There has been a lot of talk again in the news lately about the value of a variable rate mortgage vs. a fixed rate mortgage.
In our most recent newsletter we write about this same issue. Looking in the past to see the future is probably the easiest way to make your decision. Back in 1999 the prime rate was 7.25% at it high. Discounts on the variable rate were prime minus 0.25% giving the consumer an average variable rate of 7%. The prime rate was cut to 3.25% during the 2001 world trade centre attack. That rate was around for more than 18 months and climbed to 6.25% in 2008. The discount on that variable rate was prime minus 0.95% which equated to a rate of 5.35%.
When the capital markets collapsed in October 2008 our prime rate hit an historical low of 2.25%. The Bank of Canada’s overnight lending rate was 0.25%. The banks at the time were charging consumers a premium of 1-2% over prime, so a variable rate was around 3.25%.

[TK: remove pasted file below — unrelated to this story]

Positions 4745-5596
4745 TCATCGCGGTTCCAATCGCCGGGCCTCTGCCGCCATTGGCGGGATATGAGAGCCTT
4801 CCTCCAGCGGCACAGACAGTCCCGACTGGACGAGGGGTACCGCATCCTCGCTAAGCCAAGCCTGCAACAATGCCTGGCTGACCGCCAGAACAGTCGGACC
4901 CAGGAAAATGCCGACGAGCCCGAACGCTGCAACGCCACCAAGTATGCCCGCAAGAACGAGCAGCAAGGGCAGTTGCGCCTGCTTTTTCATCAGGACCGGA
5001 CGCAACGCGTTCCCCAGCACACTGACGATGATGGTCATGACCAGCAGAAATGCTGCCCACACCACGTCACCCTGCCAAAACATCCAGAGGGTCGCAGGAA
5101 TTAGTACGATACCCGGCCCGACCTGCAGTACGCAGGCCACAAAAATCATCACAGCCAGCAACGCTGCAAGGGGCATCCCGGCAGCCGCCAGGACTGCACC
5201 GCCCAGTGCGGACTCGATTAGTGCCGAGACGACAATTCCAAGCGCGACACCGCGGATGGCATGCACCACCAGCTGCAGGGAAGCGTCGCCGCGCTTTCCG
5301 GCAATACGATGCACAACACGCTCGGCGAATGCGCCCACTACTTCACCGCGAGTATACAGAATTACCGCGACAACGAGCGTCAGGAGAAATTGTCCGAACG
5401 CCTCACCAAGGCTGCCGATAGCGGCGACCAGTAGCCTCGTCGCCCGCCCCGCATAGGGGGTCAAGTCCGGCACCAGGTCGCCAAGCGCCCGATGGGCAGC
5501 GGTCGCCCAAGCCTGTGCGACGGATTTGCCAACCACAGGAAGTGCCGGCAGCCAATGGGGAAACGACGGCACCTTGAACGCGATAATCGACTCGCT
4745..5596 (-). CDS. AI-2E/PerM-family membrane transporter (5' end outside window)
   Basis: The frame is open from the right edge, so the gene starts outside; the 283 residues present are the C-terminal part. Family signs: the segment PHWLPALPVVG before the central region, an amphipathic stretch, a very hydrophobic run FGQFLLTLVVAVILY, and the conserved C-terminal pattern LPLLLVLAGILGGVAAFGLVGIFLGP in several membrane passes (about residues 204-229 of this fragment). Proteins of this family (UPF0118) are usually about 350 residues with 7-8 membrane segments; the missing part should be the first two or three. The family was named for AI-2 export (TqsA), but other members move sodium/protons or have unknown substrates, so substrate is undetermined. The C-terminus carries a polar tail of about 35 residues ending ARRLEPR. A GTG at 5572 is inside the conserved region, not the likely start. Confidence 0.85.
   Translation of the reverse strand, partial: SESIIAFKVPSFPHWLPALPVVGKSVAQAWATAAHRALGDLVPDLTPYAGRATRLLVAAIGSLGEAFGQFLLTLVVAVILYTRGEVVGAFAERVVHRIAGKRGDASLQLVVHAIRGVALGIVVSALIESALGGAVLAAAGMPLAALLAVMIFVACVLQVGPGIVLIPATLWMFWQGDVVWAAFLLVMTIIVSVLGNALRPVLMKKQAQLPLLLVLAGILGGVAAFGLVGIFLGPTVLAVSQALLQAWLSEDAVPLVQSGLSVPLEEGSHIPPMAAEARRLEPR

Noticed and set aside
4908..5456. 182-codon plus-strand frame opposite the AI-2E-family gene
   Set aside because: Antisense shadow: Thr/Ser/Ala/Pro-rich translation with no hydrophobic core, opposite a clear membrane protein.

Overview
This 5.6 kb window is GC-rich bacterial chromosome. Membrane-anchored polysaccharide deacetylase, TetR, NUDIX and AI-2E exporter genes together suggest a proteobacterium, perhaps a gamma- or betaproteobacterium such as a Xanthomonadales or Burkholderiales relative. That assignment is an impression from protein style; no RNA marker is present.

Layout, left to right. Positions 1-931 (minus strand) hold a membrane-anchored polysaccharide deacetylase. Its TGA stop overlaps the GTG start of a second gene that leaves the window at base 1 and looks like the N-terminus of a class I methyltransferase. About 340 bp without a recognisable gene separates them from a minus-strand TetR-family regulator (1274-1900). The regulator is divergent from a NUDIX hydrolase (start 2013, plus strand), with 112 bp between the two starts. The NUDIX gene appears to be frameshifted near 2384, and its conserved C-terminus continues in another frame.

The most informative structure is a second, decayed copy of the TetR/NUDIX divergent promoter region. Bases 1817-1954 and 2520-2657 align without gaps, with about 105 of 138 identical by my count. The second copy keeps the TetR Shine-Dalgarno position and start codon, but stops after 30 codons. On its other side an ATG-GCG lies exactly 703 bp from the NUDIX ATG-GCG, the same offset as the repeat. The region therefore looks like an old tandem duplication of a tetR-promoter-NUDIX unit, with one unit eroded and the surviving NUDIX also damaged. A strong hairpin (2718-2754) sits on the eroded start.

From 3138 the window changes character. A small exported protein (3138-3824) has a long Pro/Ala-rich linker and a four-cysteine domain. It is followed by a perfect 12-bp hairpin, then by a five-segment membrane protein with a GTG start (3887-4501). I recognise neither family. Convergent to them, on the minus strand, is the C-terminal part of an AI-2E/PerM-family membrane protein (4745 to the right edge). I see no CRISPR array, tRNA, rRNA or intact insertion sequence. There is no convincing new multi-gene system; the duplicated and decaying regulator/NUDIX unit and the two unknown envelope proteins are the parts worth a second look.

Taking all of this into consideration the cost of borrowing funds should be decreasing. Since November 2009 the discounts on the prime rate have increased from prime to prime minus 0.7%. It is reasonable to assume that even as the prime rate increases the average variable rate should stay relatively lower than the fixed rate today. In short if rates will decrease by 4% during tougher economic times and increase by 3% as economies pick up steam, it is reasonable to expect the prime rate to be 5.25% by 2015. If you assume that there will be the average prime rate discount in 2015 your new variable interest rate will be approximately 4.6%, making it slightly higher than today’s average 5 year fixed rate of 4.3%. Basically, if your primary objective is to pay down your mortgage faster, that opportunity could still exist today depending on your personal circumstance and if you go with a variable rate mortgage.
We have constantly compared the fixed vs. variable rate with our Mortgage Mentor Program. To find out how a fixed mortgage rate matches up with a variable rate ask your mortgage agent to send you a comparable of your mortgage savings.BACK TO BLOG FEED